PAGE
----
Read Also: Oneirophrenia Dementia

    If He Or She Doesn’t Recognise Their Environment As ‘home’ At That Moment Then For That Moment It Isn’t Home

    Try this instead:

    Try to understand and acknowledge the feelings behind the wish to go home. Find out where ‘home’ is for them – it might not be the last place they lived. It could be where they lived before moving recently or it could be somewhere from their distant past.

    Often people with dementia describe ‘home’ as a pleasant, peaceful or idyllic place where they were happy. They could be encouraged to talk about why they were happy there. This can give an idea as to what they might need to feel better.

    Read: Day 1 With A New Caregiver In Your Home

    3. Be patient. If you are talking to a loved one in the early stages of dementia, he or she is not going to be able to focus on the conversation for a long period of time.

    As attention wanders, be patient, listen attentively, talk about other things, then bring the conversation back to the topic at hand. Wondering how to actually put it into practice? Try one of these tested strategies if you get stuck:

    “Every ounce of patience is required when Im looking after my first cousin. I mean, he acts so weird at times. So I learned to use three steps: First, I try to stay calm, and also attempt to make the home environment as mellow as possible. Next, Ive found that playing some of his favorite music helps create a positive vibe. I swear this works! Finally, whenever I can, I try to chunk down activities into small steps. It helps us stay focused and helps me be more patient.” – Man caring for his cousin with dementia

    Caring for a loved one with dementia can be difficult. Home Care Assistance has worked with leading experts to develop training programs for our teams so they can provide the specialized care needed for seniors experiencing cognitive decline. You can contact a Care Advisor at or and learn more about how we can support your needs.

    Learn about our elderly care services.

    Don’t Miss: What Is The Difference Between Dementia And Senility

    What To Do If They Refuse To Let Go Of The Idea

    Sometimes, your older adult will refuse to let go of the idea of going home, no matter how much you try to soothe or redirect.

    If that happens, you might need to agree to take them home and then go for a brief car ride.

    Experiment with how long it takes before you can take them home without protest. Or, suggest a stop at the ice cream shop, drugstore, or grocery store to distract and redirect.

    If its not possible to actually take them out or get into the car, even going through the actions of getting ready to leave can still be soothing. This will shows that you agree with them and are helping to achieve their goal.

    Meanwhile, the activities of getting ready give you more chances to distract and redirect to something else.

    Keep in mind that not everything you try will work the first time. And even if something works once, it might not work the next time.

    Do your best to stay calm, flexible, and creative this technique gets easier with practice.

    Does My Loved One Have A Healthy Structured Routine At Home

    What to Do When Someone with Dementia says “I Want to Go Home” (The BIG Mistake You’re Making)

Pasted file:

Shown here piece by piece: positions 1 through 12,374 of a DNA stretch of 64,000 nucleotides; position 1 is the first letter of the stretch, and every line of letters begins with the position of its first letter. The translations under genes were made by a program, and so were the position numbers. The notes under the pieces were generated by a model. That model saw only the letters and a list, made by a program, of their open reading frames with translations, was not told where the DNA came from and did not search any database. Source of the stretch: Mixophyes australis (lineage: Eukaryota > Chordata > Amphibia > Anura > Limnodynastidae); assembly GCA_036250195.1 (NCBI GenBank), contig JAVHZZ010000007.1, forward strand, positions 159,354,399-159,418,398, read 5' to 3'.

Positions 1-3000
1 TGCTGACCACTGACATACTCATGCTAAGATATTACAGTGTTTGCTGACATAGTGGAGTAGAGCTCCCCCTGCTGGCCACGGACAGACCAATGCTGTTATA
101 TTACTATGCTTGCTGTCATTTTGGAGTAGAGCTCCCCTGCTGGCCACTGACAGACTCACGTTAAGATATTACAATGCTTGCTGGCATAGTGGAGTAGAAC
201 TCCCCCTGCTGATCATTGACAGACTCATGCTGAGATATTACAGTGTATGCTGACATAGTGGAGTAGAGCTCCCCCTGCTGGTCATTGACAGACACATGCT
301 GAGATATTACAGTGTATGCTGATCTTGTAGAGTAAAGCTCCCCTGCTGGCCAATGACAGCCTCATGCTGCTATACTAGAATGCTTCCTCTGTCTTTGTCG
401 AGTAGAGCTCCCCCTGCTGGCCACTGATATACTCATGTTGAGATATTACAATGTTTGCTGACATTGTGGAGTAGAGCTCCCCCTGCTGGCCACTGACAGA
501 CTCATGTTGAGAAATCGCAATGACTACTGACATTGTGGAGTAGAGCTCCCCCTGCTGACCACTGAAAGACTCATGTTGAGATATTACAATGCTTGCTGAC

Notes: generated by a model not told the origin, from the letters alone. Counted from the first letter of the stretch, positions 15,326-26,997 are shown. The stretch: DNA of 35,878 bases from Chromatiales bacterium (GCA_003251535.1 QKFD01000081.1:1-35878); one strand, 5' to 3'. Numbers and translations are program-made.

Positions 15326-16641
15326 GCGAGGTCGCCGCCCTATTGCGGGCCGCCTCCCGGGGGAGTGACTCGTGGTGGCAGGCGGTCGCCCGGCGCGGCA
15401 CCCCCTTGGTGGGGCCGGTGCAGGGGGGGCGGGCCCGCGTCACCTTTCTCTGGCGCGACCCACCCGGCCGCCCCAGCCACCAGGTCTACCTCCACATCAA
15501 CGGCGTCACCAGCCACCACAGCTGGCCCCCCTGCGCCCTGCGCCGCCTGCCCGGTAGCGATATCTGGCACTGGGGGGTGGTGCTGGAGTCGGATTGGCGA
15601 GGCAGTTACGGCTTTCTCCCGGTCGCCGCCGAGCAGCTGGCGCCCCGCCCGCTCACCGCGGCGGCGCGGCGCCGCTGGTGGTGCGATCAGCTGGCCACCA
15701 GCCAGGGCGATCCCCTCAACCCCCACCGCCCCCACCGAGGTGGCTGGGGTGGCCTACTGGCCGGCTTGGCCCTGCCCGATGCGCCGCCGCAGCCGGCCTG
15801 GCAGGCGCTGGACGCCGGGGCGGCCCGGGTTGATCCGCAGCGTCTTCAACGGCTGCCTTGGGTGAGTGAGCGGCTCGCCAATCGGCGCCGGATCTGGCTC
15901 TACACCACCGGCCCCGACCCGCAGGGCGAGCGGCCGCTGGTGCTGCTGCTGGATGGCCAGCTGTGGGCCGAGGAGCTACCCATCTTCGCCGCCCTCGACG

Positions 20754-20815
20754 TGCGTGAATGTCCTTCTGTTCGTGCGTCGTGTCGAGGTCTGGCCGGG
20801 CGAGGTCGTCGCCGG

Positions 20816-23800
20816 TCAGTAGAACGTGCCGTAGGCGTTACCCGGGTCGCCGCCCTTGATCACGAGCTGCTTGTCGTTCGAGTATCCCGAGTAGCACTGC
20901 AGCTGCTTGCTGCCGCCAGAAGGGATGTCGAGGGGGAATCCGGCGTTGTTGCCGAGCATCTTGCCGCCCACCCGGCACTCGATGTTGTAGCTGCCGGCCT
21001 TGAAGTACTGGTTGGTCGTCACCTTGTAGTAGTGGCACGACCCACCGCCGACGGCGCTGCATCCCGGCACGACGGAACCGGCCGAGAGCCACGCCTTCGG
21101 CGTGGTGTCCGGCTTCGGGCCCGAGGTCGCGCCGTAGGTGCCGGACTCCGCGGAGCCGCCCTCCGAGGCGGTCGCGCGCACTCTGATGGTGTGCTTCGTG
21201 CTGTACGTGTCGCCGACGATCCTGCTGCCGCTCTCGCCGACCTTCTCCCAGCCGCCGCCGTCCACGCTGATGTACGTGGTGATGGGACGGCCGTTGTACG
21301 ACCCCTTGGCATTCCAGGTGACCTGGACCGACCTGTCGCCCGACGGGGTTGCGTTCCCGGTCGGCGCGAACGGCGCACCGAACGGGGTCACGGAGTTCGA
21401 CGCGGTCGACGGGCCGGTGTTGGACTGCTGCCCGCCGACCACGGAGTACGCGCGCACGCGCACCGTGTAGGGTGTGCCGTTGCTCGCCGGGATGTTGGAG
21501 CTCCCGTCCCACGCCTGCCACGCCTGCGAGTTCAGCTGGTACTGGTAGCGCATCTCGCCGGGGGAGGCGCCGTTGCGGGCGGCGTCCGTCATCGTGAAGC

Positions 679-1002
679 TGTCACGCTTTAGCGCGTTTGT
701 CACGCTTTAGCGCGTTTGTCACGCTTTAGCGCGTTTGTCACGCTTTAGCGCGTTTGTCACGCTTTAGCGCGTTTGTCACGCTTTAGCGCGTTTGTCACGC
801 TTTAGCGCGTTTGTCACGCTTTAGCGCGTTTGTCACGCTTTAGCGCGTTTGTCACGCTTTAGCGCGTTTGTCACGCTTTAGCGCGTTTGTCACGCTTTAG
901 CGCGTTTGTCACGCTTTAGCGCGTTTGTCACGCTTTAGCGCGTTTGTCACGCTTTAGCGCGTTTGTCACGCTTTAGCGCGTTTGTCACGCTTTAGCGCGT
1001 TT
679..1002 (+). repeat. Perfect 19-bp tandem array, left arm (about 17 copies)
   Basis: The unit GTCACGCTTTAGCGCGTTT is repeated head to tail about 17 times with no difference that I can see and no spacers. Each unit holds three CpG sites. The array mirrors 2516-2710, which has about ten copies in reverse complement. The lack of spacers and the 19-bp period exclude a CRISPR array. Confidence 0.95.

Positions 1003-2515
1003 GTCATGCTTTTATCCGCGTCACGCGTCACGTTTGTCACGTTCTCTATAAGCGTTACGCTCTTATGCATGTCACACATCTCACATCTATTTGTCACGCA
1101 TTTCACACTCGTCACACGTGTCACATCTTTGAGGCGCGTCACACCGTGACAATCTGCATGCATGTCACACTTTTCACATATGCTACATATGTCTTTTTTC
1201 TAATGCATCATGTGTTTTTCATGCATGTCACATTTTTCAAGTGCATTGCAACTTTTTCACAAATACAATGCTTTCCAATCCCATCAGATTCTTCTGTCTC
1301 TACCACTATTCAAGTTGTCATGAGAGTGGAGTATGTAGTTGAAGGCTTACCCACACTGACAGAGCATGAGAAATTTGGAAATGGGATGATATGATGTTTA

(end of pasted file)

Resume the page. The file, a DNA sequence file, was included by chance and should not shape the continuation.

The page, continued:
People with Alzheimers benefit from a consistent, structured daily routine. They also benefit from a healthy diet, regular physical activity, and mental and social stimulation. Circumstances may make it impossible for you to offer your loved one a daily routine that supports their well-being: for instance, if you work long hours, or depend on support from family members who cannot commit to regular hours, meaning that the patients routine is frequently disrupted.

    If you feel that while you would prefer to keep your loved one at home, you are not able to give them a good quality of life, it would be a good time to consider a nursing home. Nursing homes can offer a customized treatment program, a healthy diet, 24-hour support and supervision, and social activities. If you would like further advice on Alzheimers nursing homes, please contact us here.

    Read Also: What Color Ribbon Is Alzheimer’s

    Distract With Something Pleasurable

    If youve tried telling the truth and found your loved one became even more irate, saying for example, But Ive changed my mind about moving! I want to go home! Its probably wisest to give up gracefully getting locked into arguments about whose decision it was to move and why they cant go home now, isnt helpful to either of you. Instead, try suggesting you do something enjoyable together, such as going for a walk, eating a cream cake, or listening to some favourite music. Once theyre absorbed in a pleasurable activity, theres a good chance theyll feel calmer and stop asking that question for a while, at least.

    Things To Say To Someone With Alzheimers

    Seeing someone you care about experience Alzheimers or another type of dementia is painstakingly difficult. Knowing what to say to someone whos lost his or her memory can also be hard. However, how you approach conversations can have a significant impact on your loved one.

    The most important tip for communication with someone living with Alzheimers is to meet them where they are, said Ruth Drew, director of Information and Support Services at the Alzheimers Association. In the early stage of the disease, a person is still able to have meaningful conversations, but may repeat stories, feel overwhelmed by excessive stimulation, or have difficulty finding the right word. Be patient and understand that their brain is not working in the way it once did.